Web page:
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While shuffleboard tables have many variations, Dutch Shuffleboard, also called Sjoelen or Jakkolo, is undoubtedly one of the most popular European relatives to table shuffleboard. Influenced by games such as shuffleboard, billiards, skeeball, golf, and more, Sjoelen (pronounced as “Shoo-lun” in English) combines elements from many popular recreational games for a unique take on shuffleboard.
Unlike table shuffleboard, Sjoelen is played in one direction with wooden pucks and the objective is to slide pucks through any of the board’s four numbered slots. The sides of the board are protected with wooden walls and the four holes on the scoring end of the board are assigned point values from 1 to 4.
Despite Sjoelen’s popularity in countries such as The Netherlands, Belgium, and Germany, the game is relatively young in comparison to its table shuffleboard ancestor. While shuffleboard tables date back to 16th century England, Sjoelen boards, or Sjoelbak, first started to pop up in The Netherlands in the late 19th century.
Sjoelen tables, or Sjoelbak, are typically two meters long and roughly 40 centimeters wide, making them significantly smaller than the average shuffleboard table. Standard Sjoelen pucks are just over 5 centimeter in diameter while the board’s scoring compartments are usually 6 centimeters wide, making the pucks a tight fit through the scoring slots.
The most glaring difference between standard shuffleboard tables and Sjoelbak is the one-directional gameplay of Sjoelen and the game’s unique scoring requirements. Four scoring slots are numbered in the order of 2-3-4-1, where the three and four-point scoring slots are in the middle of the table.
Sjoelen players cannot possibly shoot pucks off the sides of the playing surface as the board is protected with wooden walls. Additionally, shot strength and distance are far less important in Sjoelen as each scoring slot is walled off at the end of the table. This is quite different from standard shuffleboard tables, where controlling shot strength is one of the game’s biggest challenges.
In Sjoelen, players are given 30 pucks to shoot. Each game consists of three chances, or sub-turns, to slide all the available pucks into the board’s scoring compartments.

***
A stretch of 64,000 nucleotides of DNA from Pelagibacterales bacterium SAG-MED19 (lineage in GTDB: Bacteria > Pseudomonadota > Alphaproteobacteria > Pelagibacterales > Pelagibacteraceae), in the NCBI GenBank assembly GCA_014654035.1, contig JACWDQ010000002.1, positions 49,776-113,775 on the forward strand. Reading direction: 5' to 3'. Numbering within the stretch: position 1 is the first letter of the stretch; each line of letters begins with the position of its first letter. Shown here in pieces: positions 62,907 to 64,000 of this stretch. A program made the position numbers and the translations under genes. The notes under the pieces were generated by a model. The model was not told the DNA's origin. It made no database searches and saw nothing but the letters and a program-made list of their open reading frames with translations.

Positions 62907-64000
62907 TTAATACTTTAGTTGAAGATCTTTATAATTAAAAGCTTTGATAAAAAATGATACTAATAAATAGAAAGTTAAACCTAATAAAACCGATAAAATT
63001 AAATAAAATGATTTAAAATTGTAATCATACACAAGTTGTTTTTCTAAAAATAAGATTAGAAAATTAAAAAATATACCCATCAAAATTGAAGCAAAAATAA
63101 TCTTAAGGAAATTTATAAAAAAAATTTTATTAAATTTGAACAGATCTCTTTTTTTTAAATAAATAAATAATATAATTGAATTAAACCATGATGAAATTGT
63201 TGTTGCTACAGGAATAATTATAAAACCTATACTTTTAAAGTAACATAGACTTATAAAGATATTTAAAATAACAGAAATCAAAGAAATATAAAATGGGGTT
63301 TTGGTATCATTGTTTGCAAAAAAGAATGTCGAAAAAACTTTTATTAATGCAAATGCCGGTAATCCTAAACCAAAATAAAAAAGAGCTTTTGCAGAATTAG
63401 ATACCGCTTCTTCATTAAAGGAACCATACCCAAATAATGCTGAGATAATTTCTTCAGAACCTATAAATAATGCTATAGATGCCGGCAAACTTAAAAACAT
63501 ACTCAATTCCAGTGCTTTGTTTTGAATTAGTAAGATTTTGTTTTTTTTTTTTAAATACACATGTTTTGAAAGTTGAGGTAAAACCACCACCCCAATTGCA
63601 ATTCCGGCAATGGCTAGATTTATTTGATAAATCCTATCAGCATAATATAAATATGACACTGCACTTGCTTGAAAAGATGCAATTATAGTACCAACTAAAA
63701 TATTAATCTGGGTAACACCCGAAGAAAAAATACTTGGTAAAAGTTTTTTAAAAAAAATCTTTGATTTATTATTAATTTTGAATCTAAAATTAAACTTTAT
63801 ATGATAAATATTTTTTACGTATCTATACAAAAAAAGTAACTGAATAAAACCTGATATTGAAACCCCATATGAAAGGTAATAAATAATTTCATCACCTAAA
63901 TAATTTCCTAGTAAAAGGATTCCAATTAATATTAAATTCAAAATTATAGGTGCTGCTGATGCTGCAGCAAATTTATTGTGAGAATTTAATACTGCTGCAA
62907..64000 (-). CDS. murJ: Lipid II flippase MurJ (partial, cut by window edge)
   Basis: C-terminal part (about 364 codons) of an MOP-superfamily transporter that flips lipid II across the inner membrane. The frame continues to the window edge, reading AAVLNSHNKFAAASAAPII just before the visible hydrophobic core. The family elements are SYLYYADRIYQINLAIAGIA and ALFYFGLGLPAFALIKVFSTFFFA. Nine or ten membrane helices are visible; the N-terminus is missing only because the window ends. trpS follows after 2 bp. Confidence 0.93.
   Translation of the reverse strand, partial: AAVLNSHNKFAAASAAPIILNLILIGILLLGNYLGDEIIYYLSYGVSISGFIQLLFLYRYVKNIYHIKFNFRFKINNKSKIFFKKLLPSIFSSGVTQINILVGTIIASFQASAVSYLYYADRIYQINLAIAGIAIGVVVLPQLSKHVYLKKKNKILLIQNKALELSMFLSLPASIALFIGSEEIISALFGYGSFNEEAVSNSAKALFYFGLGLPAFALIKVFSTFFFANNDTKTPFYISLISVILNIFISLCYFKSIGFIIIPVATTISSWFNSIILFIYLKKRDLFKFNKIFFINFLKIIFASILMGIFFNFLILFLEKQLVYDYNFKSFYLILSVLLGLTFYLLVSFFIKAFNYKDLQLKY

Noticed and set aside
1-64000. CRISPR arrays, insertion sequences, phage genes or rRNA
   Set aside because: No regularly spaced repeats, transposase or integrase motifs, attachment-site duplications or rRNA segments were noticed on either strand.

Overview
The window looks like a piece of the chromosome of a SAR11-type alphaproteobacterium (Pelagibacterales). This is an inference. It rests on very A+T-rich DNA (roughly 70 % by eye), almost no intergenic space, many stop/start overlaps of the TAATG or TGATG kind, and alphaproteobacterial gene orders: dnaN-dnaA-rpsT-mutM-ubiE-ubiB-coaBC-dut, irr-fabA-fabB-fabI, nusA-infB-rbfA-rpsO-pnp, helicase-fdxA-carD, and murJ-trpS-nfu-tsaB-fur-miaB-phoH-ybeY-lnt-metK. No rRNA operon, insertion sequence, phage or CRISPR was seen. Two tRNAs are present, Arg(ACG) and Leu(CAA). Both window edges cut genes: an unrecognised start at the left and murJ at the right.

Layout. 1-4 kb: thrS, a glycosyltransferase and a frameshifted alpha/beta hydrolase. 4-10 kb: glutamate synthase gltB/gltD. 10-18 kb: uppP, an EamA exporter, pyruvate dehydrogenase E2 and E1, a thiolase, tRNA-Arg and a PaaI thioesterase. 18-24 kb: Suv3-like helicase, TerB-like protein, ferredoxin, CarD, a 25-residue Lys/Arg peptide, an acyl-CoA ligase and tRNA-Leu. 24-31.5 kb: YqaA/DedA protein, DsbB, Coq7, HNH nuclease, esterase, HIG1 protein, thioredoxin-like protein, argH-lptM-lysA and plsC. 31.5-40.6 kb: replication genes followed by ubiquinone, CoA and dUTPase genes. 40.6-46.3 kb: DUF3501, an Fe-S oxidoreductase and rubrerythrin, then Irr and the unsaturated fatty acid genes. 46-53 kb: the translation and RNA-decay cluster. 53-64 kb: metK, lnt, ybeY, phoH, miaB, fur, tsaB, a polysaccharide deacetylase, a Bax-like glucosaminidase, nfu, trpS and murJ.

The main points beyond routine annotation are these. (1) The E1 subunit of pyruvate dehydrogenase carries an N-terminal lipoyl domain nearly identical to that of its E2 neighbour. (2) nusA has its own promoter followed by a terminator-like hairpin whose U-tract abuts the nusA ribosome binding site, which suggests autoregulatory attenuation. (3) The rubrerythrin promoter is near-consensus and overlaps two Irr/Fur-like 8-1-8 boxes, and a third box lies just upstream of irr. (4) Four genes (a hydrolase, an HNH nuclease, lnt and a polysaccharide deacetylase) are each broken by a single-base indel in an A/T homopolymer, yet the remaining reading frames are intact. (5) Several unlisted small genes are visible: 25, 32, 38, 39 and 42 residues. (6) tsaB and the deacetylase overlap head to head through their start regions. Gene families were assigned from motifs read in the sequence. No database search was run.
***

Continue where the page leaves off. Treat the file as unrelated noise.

For example, if a player made 11 of the 30 pucks during his or her first chance, they would be given 19 pucks for the second attempt.
Scoring in Sjoelen is determined by the value assigned to the board’s four scoring slots. However, when each scoring compartment has been filled by at least one puck, the point total is doubled and 20 points are awarded. After all of the series of four disks are counted, any remaining individual disks score the amount designated for the compartment.
Example: Say a player shoots 5 pucks in compartment 2, 4 pucks in compartment 3, 4 pucks in compartment 4, and 7 pucks in compartment 1.
Four complete series of pucks in all four compartments would score 80 points. One extra puck in compartment 2 would earn two points, and three extra pucks in compartment 1 would earn three points, making the total 85 points for the sub-turn.
Because there are 30 pucks total, the maximum score in one turn would be 148 points. To achieve this, players would have to shoot 7 pucks in all four compartments and the two extra pucks in compartment 4.
Competitive Sjoelen matches usually consist of 5 or more games, where the grand point total is summed up to determine the winner.
So the next time you’re in The Netherlands, Belgium, Germany, or another close-by European nation, keep an eye out for Sjoelen or Jakkolo for an exciting spin on table shuffleboard games. However, Sjoelen isn’t particularly popular in North America, so we recommend checking out McClure’s premium, American-made shuffleboard tables for an exciting American alternative. McClure’s hand-crafted shuffleboard tables are sure to help you with your shooting strength and accuracy for all table games, including Sjoelen.
Looking for game ideas for standard shuffleboard tables? You can find a list of shuffleboard table games and rules here.